In the Shadow of Paraguay's Coup, Social Movements Mobilize for Democracy
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Speaking of the deal with RTA and Monsanto, Paraguayan economist Luis Rojas told IPS News that “It’s worrisome that a government that was not elected by popular vote is bringing in these foreign investments without any kind of control.” In the case of deals with both companies, Franco is moving ahead without studies that are typically required for such agreements.
On July 30th, the “No to Rio Tinto Alcan’s Coup” campaign was launched by ex-president Lugo, and Ricardo Canese, an engineer and leader of the Guasu Front social organization. They are seeking to prevent the company from arriving in the country, and are working on gathering 100,000 signatures against the RTA deal, which they said paved the way for the coup.
In response to the deal the Franco government recently struck with Monsanto supporting genetically-
A number of protests and strikes have also been organized by workers and unions to denounce the Franco government’s politically-motivated firing of state employees in a wide range of agencies, ministries, hydroelectric plants and public media outlets. The workers say they are being dismissed for their support for Lugo, or their leftist political beliefs. The fact that this purging of public employees is being committed by an administration that was not democratically-elected has further incensed workers and their supporters.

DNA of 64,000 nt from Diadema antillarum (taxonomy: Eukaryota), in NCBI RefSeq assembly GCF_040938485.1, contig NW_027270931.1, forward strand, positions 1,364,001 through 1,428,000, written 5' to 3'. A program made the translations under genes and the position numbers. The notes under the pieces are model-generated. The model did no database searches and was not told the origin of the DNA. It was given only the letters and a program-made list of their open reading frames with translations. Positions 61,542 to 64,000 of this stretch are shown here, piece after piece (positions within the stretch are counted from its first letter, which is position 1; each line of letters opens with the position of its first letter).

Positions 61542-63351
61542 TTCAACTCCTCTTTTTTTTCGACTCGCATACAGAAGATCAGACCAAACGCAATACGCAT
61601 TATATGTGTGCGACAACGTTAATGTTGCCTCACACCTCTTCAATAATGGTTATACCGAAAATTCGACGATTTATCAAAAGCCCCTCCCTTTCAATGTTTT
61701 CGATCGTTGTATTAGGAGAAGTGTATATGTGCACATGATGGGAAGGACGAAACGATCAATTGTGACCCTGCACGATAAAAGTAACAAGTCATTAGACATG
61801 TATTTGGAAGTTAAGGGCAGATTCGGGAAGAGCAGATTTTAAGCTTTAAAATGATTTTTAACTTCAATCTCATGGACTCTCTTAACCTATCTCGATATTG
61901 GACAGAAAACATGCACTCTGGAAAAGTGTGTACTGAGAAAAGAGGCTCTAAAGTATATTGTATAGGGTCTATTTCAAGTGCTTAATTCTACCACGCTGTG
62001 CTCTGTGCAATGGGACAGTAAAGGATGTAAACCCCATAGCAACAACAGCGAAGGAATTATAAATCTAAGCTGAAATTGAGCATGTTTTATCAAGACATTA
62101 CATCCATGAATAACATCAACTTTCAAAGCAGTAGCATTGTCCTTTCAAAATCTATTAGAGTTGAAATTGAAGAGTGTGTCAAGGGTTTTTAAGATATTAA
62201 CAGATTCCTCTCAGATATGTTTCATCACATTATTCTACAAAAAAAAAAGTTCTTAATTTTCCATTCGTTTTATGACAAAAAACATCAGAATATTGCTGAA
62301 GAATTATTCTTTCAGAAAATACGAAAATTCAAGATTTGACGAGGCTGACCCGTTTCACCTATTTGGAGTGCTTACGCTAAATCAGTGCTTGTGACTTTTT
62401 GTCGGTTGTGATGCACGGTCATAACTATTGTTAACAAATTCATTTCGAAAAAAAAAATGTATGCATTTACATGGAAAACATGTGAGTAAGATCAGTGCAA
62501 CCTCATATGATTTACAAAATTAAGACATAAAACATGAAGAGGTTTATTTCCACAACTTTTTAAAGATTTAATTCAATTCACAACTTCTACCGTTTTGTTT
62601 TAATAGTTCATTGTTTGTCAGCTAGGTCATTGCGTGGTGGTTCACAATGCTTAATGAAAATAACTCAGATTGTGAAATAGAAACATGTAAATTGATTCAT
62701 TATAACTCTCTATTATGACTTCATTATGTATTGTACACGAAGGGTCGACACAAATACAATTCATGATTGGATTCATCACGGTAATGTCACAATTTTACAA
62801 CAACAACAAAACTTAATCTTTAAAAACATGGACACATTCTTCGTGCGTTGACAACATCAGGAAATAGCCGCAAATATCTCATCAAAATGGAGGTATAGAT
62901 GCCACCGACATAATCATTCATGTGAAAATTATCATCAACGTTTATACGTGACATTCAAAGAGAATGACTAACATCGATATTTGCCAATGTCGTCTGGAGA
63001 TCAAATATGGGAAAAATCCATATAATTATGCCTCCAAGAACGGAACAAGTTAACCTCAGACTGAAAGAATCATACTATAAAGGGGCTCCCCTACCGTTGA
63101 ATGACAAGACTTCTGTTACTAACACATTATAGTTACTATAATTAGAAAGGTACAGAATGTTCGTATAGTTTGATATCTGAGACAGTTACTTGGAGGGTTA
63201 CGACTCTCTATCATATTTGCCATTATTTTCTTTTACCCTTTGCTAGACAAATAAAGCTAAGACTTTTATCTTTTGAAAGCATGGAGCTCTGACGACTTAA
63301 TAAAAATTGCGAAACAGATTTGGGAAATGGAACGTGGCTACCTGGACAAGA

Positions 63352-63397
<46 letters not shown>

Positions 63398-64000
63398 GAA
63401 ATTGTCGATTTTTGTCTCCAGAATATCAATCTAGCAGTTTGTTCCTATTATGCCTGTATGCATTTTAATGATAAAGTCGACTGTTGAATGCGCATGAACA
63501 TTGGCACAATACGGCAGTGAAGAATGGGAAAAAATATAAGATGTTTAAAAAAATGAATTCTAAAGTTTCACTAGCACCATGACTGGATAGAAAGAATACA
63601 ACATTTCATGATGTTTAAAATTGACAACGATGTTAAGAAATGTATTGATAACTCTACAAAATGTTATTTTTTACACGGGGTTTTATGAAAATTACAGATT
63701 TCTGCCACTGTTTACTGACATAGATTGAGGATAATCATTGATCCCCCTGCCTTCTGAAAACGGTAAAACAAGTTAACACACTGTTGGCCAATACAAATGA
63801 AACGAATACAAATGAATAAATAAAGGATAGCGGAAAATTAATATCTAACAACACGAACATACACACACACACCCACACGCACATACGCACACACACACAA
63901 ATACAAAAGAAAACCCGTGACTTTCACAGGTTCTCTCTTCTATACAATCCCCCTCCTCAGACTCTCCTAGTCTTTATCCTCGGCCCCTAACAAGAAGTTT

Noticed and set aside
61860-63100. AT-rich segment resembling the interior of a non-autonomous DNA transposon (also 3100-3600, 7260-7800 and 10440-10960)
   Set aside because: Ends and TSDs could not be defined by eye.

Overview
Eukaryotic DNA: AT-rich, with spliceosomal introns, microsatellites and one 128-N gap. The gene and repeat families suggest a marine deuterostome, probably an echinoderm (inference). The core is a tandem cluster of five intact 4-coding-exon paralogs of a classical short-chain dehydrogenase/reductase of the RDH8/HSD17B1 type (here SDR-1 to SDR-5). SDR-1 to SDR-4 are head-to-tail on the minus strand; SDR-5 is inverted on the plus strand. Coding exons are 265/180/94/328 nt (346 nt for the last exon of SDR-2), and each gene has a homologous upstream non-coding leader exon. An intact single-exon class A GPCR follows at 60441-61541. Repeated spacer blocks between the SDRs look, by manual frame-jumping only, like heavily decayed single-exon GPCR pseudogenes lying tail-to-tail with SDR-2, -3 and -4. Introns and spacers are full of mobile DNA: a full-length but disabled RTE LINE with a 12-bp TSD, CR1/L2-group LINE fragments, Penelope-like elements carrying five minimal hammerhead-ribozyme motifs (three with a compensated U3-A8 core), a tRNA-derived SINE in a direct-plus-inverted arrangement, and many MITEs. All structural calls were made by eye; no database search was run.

Out of the Dictator’s Shadow
Much of these recent political and social changes can be traced to the shadow of the Alfredo Stroessner dictatorship (1954-1989), which still hangs over the nation. After the fall of the dictatorship in 1989, many of the same politicians from the regime simply re-entered politics with new roles, Castillo said. “While the dictatorship left, the system of power remained intact.” And this power structure – feudal, repressive, elitist and conservative – continues to define Paraguayan politics today.
“What the coup has succeeded in doing is basically re-positioning the political actors, unmasking them, allowing rural and urban citizens to be able to distinguish between those who propose to change the status quo and those who want to maintain it,” Castillo explained.
Such renewed political awareness has manifested itself in various ways. According to Muñoz, the coup proved that the 1992 constitution was worthless, as it was manipulated by politicians who used it to conduct an illegitimate parliamentary coup. “And so the people say ‘No!’ We have to begin to plant another model of democracy, another model of society, and people are already talking about organizing a national constitutional assembly where we can discuss these issues.”
She said the country’s current crisis would not be solved with the presidential elections scheduled for April of 2013. The solution, according to Muñoz, would emerge when citizens can sit down to discuss their future in a constitutional assembly. “There is an urgent need now,” she said, “to develop stronger mechanisms which guarantee that the rights of the citizens are not violated... We are moving toward this, we’re discussing a new paradigm.”